Regina v Legal Aid Board ex parte Kaim Todner (a Firm of Solicitors): CA 10 Jun 1998

Limitation on Making of Anonymity Orders

A firm of solicitors sought an order for anonymity in their proceedings against the LAB, saying that being named would damage their interests irrespective of the outcome.
Held: The legal professions have no special part in the law as a party to entitle a court to allow a solicitors firm anonymity in a challenge to a withdrawal of a Legal Aid Franchise. Greater publicity had already been created for the firm by their application. It was vital to protect the part played by the media in maintaining respect for the system of justice: ‘The need to be vigilant arises from the natural tendency for the general principle to be eroded and for exceptions to grow by accretion as the exceptions are applied by analogy to existing cases. This is the reason it is so important not to forget why proceedings are required to be subjected to the full glare of a public hearing. It is necessary because the public nature of the proceedings deters inappropriate behaviour on the part of the court. It also maintains the public’s confidence in the administration of justice. It enables the public to know that justice is being administered impartially. It can result in evidence becoming available which would not become available if the proceedings were conducted behind closed doors or with one or more of the parties’ or witnesses’ identity concealed. It makes uninformed and inaccurate comment about the proceedings less likely. If secrecy is restricted to those situations where justice would be frustrated if the cloak of anonymity is not provided, this reduces the risk of the sanction of contempt having to be invoked, with the expense and the interference with the administration of justice which this can involve.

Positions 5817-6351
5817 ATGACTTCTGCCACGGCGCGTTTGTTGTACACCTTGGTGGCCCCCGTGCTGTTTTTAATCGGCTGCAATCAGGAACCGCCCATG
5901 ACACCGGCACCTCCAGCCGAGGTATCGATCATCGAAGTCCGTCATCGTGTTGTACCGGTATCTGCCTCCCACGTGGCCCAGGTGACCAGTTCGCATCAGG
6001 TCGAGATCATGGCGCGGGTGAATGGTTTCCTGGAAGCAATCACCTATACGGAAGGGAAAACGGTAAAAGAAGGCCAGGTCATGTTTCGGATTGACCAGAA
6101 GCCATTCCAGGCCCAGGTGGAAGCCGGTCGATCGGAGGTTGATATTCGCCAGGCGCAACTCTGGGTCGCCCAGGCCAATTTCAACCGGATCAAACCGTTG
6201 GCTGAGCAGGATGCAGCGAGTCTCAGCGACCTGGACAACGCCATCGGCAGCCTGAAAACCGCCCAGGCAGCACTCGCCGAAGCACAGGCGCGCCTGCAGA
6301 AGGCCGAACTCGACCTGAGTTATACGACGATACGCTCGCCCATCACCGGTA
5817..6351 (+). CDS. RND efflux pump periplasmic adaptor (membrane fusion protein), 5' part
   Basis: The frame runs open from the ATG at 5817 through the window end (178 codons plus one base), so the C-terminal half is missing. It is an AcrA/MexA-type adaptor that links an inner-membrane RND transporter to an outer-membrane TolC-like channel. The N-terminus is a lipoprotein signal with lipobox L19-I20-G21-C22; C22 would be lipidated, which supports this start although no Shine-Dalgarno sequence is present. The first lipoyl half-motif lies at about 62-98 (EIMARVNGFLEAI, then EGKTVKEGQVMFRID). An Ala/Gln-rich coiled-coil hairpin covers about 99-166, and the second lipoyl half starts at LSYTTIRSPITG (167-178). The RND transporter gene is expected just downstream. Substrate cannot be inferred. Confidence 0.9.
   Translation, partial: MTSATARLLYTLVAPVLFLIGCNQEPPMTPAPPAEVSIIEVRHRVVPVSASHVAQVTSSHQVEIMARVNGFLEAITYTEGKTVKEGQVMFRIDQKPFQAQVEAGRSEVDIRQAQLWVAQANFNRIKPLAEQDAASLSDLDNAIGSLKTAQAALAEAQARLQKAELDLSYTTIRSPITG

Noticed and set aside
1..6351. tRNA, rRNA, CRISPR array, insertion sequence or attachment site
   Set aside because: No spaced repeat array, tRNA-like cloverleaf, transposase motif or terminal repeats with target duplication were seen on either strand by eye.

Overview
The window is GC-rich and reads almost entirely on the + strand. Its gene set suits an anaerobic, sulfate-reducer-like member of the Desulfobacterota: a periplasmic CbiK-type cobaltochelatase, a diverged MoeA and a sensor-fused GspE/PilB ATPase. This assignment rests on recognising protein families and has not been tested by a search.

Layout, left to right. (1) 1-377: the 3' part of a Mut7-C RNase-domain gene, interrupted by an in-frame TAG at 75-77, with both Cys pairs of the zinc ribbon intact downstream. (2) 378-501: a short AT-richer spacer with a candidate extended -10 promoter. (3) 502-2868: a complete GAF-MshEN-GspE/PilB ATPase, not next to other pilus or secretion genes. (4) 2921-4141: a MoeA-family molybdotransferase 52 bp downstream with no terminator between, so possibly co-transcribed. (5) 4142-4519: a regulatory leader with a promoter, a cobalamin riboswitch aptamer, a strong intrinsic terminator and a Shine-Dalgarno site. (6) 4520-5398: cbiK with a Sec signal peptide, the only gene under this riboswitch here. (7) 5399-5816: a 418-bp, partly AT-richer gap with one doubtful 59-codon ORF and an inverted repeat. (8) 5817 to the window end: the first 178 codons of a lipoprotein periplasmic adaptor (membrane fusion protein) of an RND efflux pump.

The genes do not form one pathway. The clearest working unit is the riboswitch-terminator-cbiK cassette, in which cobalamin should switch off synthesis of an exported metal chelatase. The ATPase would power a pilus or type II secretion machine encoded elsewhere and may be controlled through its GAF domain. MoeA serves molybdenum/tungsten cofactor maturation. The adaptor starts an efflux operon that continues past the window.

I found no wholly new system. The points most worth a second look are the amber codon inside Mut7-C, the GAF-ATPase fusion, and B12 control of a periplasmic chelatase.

Any interference with the public nature of court proceedings is therefore to be avoided unless justice requires it. However Parliament has recognised there are situations where interference is necessary.’ and
‘It is not unreasonable to regard the person who initiates the proceedings as having accepted the normal incidence of the public nature of court proceedings. In general, however, parties and witnesses have to accept the embarrassment and damage to their reputation and the possible consequential loss which can be inherent in being involved in litigation. The protection to which they are entitled is normally provided by a judgment delivered in public which will refute unfounded allegations. Any other approach would result in wholly unacceptable inroads on the general rule.’
The firm of solicitors had been notified by the legal aid board of their intention to institute a criminal investigation of their practice. The firm sought a judicial review of the decision, and now appealed an order not to grant them anonymity.